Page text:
The Tuscaloosa County Commission unanimously approved the use of federal funds to build a second storm shelter in Samantha, a town in northern Tuscaloosa County, during their regular bi-weekly meeting Wednesday morning.

The county authorized giving $81,000 from American Rescue Plan Act Revenue Loss Replacement Funds to the Tuscaloosa County Park & Recreation Authority to purchase and install a 65-person community safe room that will supplement the already-existing 48-person shelter approved by the commission in 2016.

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The funds will cover the cost of a concrete pad, building the shelter, installation and utility hookups. If costs exceed what was approved Wednesday, any overage will be covered by Community Development funds from District 1 County Commissioner Stan Acker, as long as the full commission OKs the spending.

The new shelter will be located on the grounds of PARA's Northside Park in Samantha, between Northside Middle and Walker Elementary schools. PARA employees will work with the Tuscaloosa County Road and Bridge Department to make the site ready and aid in the shelter's installation.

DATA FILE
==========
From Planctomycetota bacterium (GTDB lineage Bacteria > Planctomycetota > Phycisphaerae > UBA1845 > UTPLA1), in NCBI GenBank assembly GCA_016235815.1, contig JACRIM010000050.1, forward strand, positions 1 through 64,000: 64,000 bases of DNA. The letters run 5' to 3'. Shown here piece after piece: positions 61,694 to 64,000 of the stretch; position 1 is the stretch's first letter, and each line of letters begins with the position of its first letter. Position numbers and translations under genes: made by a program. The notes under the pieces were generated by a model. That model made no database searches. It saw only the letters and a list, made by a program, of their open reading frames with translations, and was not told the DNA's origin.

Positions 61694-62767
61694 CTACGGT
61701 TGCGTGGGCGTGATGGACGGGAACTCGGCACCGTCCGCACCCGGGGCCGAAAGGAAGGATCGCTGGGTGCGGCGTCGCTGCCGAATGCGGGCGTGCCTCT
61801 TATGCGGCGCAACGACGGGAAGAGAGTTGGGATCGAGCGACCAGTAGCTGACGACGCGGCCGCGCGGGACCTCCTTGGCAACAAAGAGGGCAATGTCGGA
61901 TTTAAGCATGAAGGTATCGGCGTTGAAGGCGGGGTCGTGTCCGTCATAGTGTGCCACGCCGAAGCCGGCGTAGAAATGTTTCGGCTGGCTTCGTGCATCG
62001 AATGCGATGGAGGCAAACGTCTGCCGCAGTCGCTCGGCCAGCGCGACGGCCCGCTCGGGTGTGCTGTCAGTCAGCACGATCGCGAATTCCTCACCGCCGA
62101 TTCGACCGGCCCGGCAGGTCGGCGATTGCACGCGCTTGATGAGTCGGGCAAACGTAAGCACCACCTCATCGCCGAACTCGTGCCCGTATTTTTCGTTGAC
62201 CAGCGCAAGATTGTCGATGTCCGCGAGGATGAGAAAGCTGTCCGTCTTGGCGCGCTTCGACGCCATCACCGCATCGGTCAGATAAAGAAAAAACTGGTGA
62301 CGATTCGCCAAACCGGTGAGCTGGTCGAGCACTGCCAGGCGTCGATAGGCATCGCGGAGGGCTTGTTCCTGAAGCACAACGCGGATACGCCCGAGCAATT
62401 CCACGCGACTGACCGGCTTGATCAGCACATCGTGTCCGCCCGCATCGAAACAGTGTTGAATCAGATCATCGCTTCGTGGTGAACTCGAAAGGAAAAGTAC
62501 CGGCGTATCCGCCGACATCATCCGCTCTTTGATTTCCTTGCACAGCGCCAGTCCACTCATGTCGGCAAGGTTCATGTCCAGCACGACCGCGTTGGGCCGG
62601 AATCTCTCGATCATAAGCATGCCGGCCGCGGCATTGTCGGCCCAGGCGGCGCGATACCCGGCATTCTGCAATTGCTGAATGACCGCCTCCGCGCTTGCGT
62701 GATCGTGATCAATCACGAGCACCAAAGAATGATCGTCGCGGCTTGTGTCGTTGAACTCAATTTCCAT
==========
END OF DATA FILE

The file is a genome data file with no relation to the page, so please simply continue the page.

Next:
"We want to provide as much safety and security as we can," District 1 Commissioner Stan Acker said during the meeting.

LOOK: The most expensive weather and climate disasters in recent decades

Stacker ranked the most expensive climate disasters by the billions since 1980 by the total cost of all damages, adjusted for inflation, based on 2021 data from the National Oceanic and Atmospheric Administration (NOAA). The list starts with Hurricane Sally, which caused $7.3 billion in damages in 2020, and ends with a devastating 2005 hurricane that caused $170 billion in damage and killed at least 1,833 people. Keep reading to discover the 50 of the most expensive climate disasters in recent decades in the U.S.

 

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